It’s infuriating that a farmer who wants to produce on a small scale is put through the same rigors and financial fleecing that the corporate farmers are. In order to milk a few dairy animals and sell some cheese, a farmer is required to communicate with three branches of local government, all wanting a piece of the pie and inflicting their own regulations. This process makes it nearly impossible for the little farms to get started and prosper.
First up, the township requires adherence to land use regulations and leaps through re-zoning hoops to have land returned to agricultural uses. The hearings, permits, and land use requirements are exactly the same for a small farmer on a couple of acres, putting in a shed-sized building, as someone constructing a corporate center on hundreds of acres, with the resources of numerous lawyers. Another point here is that nearly all the land in Chester County, Pennsylvania was agricultural land for several centuries. It was fields as far as the eye could see, until about 25 years ago. This once fertile area has been plowed over for developments, shopping malls, and corporate centers, and someone who actually wants to use the greatest farmland in the world to make food has to go through at least a $500 re-zoning hearing to return the use to what it was just a few decades ago. And that’s just the beginning.
Then comes the county, who will oversee the commercial kitchen that will be used for processing dairy products. They treat the small-scale producer like someone putting in a restaurant for several hundred guests a night. Specifications like the brightness of the lights and flooring materials must be strictly followed; these regulations are only possible to implement after first submitting a plan review with fee, followed by a yearly permit fee. There is no flexibility in the fee, only a flat rate, no matter what type of owner you are or establishment you are setting up.
And finally, there is the Pennsylvania State Department of Agriculture who oversees the milking parlor and milk room facilities. They have their own plan reviews, mandates for pasteurization equipment in the thousands of dollars, yearly permit fees, lab test requirements, and scheduled inspections. This is the same process that a dairy corporation like Kraft or a producer with thousands of cows adheres to. There is no leniency or individuality about the system.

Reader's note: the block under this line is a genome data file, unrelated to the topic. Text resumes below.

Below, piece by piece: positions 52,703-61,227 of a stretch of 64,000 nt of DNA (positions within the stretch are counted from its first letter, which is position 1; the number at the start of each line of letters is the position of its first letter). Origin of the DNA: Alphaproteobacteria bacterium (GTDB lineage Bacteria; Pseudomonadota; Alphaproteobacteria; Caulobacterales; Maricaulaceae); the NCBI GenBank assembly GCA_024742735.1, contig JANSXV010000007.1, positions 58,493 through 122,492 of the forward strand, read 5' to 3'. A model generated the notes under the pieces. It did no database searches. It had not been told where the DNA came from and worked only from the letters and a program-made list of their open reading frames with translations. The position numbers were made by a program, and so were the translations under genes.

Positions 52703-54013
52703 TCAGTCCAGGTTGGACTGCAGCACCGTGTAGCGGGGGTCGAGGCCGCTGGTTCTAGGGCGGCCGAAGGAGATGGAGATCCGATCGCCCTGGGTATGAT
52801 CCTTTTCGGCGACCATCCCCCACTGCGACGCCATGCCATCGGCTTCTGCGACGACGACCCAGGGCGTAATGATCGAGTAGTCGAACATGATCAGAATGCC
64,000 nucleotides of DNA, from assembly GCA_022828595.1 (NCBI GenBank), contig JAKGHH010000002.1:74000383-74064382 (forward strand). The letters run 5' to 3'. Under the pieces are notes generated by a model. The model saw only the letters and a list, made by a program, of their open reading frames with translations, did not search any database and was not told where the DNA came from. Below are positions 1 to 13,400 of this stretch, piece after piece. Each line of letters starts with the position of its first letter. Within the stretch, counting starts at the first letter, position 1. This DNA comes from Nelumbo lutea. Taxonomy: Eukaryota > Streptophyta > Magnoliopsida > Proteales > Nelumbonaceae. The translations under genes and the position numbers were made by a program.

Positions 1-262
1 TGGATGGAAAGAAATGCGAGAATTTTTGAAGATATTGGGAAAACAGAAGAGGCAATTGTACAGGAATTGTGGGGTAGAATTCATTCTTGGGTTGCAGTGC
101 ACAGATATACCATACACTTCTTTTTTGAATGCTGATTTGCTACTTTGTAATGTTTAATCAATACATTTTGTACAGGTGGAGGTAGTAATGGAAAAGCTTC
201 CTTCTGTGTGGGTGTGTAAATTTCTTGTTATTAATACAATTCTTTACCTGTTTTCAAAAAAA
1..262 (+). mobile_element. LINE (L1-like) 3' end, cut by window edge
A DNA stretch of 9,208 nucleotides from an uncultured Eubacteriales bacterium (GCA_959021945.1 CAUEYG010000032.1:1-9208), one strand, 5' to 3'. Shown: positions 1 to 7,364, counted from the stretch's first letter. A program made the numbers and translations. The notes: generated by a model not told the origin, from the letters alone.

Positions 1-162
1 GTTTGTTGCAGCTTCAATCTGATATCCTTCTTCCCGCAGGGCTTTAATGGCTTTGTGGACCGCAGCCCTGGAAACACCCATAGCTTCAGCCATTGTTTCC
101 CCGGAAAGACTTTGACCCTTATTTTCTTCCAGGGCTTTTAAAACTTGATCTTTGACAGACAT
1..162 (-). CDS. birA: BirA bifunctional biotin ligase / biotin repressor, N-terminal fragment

Regulation is necessary, especially for those large producers, but for the small timer, it makes it nearly impossible to start, let alone compete. There should be some flexibility and humanization in the process that encourages the family farmer to succeed. Small farming promotes less opportunity for contaminated products or sick animals. A small farmer knows each and every one of her animals personally and works alone or with one or two other people, not several hundred employees, each doing a different step along the way. Quality control is pretty easy under those circumstances. The facilities are smaller with less maintenance needed and resources used. Disruption to the land is minimal with fewer animals. Smaller is better, and this is what should be the norm, and was the norm for hundreds of years.
Under the current system, the small farmer doesn’t stand a chance to flourish. You have to be crazy to even attempt to navigate this oppressive bureaucratic process. If you ever get all the licenses, a small-scale farmer is forced to charge exorbitant fees in order to make ends meet, because she is paying the same as someone with 1,000 goats, but making a fraction of the product. Those of us who try to buy locally, from small, organic operations are in turn confronted with the dilemma of purchasing expensive, quality food. We want to consume responsibly, from those who treat their animals and land with respect, but it costs an arm and a leg. This is why most people can’t afford to eat this way, support the large-scale producers, and the cycle never changes. We are supposed to be a country that supports the individual’s dream to own a business and become successful. But that’s not happening. In this particular instance, this is a country that supports large-scale businesses and forgets everyone else.